Tables Turn in iPhone Who-done-what Inquiry

FREE  PRESS/PUBLIC INFORMATION — In a court proceeding where lawyers for the press are trying to learn why a blogger's home was raided by police for information the lawyers say is protected by the shield for journalists, prosecutors are trying to block that discovery by stressing protection for their own confidential source, reports David Kravets for Wired.com.

California prosecutors investigating Gizmodo’s purchase of a
prototype iPhone have offered a new argument for keeping details of the
probe a secret: Public disclosure could compromise “the identity of an
informer.”


The claim, made in a court filing Thursday, is the first indication
that police cultivated an inside source prior to raiding the home of
Gizmodo editor Jason Chen, whose employer paid $5,000 for a prototype 4G
iPhone found at a Redwood City bar.

Wired.com, the Associated Press, the Los Angeles Time and other news
outlets have asked a California judge to unseal
the search warrant affidavit
that led to the raid on Chen’s Fremont,
California, home last month. We argued that under California law, the
public has a right to see the documents that led San Mateo
County Superior Court Judge Clifford V. Cretan to approve the search. A
hearing in San Mateo County Superior Court has been set for Friday.

Last month’s search raised questions whether the authorities overstepped
their boundaries
in breaking into the home of the Gizmodo
journalist and seizing  six computers and other items.

Prosecutors in the investigation initially said last week they wanted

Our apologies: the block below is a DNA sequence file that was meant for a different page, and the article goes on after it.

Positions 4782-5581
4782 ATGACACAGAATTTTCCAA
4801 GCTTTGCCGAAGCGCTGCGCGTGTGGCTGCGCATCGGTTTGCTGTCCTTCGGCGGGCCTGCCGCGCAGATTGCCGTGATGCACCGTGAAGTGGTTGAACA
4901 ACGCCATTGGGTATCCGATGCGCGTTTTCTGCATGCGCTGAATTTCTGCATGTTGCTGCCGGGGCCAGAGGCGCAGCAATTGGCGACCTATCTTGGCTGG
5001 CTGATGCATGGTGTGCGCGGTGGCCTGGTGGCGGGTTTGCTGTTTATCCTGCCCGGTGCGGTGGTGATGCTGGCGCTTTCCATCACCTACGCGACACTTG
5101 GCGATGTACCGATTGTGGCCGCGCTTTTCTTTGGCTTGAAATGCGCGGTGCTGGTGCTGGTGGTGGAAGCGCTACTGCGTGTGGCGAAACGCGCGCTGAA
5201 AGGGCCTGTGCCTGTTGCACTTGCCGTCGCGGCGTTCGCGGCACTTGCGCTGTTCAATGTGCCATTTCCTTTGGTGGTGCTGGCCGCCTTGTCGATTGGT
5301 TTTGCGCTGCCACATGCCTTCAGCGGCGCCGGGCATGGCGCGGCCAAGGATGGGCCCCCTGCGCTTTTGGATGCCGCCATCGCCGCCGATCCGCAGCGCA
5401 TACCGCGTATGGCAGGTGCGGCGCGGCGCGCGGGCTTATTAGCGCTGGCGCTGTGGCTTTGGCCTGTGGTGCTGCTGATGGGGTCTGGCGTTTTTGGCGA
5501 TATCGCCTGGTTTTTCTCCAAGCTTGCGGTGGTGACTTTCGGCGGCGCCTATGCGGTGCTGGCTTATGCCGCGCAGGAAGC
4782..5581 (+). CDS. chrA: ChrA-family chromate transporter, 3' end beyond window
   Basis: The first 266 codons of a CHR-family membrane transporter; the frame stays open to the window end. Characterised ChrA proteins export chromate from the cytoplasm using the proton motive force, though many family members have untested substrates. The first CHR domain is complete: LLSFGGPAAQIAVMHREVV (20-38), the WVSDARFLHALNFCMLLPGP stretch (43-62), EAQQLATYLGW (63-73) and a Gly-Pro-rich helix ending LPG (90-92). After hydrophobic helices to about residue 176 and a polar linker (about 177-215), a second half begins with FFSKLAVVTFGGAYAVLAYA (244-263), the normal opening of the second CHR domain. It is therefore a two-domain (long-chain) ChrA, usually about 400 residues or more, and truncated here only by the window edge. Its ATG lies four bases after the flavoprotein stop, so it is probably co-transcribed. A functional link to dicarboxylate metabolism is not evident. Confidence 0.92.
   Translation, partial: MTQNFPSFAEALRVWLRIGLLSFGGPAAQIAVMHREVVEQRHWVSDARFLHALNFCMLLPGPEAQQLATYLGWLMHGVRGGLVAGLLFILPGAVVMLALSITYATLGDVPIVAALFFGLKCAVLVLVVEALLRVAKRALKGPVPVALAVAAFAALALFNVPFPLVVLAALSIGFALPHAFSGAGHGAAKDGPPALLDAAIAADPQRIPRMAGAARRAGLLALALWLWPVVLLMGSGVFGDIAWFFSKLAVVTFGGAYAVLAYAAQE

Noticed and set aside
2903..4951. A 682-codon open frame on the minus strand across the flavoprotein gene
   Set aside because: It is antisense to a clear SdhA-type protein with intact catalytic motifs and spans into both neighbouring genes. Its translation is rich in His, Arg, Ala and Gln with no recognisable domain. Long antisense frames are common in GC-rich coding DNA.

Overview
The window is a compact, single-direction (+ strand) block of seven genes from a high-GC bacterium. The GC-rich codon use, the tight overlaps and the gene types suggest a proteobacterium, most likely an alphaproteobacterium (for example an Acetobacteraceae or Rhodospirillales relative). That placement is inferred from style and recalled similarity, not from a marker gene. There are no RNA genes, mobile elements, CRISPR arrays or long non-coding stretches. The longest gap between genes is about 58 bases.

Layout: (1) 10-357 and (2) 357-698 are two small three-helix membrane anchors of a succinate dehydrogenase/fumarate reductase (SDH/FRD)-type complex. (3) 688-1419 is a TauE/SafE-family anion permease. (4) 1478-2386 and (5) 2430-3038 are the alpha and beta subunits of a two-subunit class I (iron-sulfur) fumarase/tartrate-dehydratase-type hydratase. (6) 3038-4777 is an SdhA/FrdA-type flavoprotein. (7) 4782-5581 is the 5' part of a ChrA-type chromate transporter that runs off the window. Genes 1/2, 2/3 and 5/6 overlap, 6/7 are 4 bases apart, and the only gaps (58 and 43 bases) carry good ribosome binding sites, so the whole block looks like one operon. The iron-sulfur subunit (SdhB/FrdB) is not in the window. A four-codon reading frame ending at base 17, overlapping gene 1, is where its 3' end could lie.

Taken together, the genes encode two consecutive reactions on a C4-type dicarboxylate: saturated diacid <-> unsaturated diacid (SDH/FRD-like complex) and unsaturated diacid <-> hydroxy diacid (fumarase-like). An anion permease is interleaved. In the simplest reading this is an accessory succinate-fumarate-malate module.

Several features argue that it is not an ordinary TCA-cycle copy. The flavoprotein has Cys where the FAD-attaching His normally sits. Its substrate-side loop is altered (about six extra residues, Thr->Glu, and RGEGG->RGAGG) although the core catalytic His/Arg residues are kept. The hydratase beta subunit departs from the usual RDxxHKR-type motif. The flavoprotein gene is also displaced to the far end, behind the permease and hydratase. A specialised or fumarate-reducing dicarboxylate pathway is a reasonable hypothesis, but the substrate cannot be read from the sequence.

to keep the document sealed to avoid tipping off two unnamed people of
interest. But in a court
filing
(.pdf), prosecutors cited a provision of the California
Evidence Code that protects informants from identification.

The right to access court documents does not “outweigh the Peoples’
right to protect the sanctity of an ongoing investigation,” wrote San
Mateo County Deputy District Attorney Chris Feasel, “nor does it
outweigh the rights of the people to protect the identity of persons who
may have provided information to law enforcement in confidence during
the initial stages of investigation.”

Prosecutors have rejected a proposed compromise that would unseal the
affidavit with any sensitive names redacted.


On April 19, Gizmodo dropped a bombshell on the gadget world with a detailed
look at the iPhone prototype
an Apple employee had apparently lost
at a bar. The attorney for 21-year-old
Brian J. Hogan
has acknowledged it was his client who found the
device, and passed it to Gizmodo in exchange for a payment. Gizmodo
publisher Gawker Media says it paid $5,000 for the iPhone, and returned
the phone to Apple following publication of the story.

Hogan’s attorney has acknowledged that his client met with
investigators, but declined to say whether authorities executed a search
on Hogan.

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